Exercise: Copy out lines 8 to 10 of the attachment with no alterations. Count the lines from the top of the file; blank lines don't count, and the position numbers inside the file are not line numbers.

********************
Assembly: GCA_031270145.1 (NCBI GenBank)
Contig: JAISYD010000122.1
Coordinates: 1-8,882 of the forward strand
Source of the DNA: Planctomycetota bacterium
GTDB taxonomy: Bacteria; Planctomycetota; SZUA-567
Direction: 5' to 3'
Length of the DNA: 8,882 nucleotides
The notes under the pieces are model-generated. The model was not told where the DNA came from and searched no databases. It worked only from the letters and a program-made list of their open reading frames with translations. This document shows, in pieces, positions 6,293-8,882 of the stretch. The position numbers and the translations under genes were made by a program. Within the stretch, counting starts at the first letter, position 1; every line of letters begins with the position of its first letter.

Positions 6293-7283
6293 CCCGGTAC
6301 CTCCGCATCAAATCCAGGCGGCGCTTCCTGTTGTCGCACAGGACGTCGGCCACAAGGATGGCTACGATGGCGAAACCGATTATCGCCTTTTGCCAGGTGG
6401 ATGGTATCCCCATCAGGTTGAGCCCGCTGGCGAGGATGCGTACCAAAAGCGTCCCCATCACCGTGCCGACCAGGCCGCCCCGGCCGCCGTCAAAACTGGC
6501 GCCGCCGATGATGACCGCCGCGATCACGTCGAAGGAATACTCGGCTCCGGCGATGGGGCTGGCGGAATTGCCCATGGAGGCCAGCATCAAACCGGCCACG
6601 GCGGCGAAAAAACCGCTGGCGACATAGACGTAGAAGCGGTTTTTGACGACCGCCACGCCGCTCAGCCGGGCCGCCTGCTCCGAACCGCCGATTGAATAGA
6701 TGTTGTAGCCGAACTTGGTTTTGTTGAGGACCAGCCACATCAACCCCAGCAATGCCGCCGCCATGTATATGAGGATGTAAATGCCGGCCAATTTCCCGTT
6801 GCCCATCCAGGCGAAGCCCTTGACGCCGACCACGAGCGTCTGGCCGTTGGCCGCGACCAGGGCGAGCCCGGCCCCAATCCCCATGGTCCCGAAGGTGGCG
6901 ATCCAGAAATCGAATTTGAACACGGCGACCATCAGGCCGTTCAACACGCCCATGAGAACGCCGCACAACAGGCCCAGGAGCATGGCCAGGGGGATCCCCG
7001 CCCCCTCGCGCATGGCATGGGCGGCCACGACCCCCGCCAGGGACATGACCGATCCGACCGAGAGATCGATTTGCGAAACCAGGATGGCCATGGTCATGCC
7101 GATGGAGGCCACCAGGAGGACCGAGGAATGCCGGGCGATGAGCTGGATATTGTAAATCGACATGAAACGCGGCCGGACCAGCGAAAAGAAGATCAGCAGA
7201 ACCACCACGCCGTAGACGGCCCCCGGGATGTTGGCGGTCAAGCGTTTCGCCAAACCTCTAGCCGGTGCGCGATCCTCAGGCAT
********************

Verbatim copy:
The notes under the pieces are model-generated. The model was not told where the DNA came from and searched no databases. It worked only from the letters and a program-made list of their open reading frames with translations. This document shows, in pieces, positions 6,293-8,882 of the stretch. The position numbers and the translations under genes were made by a program. Within the stretch, counting starts at the first letter, position 1; every line of letters begins with the position of its first letter.

Positions 6293-7283
6293 CCCGGTAC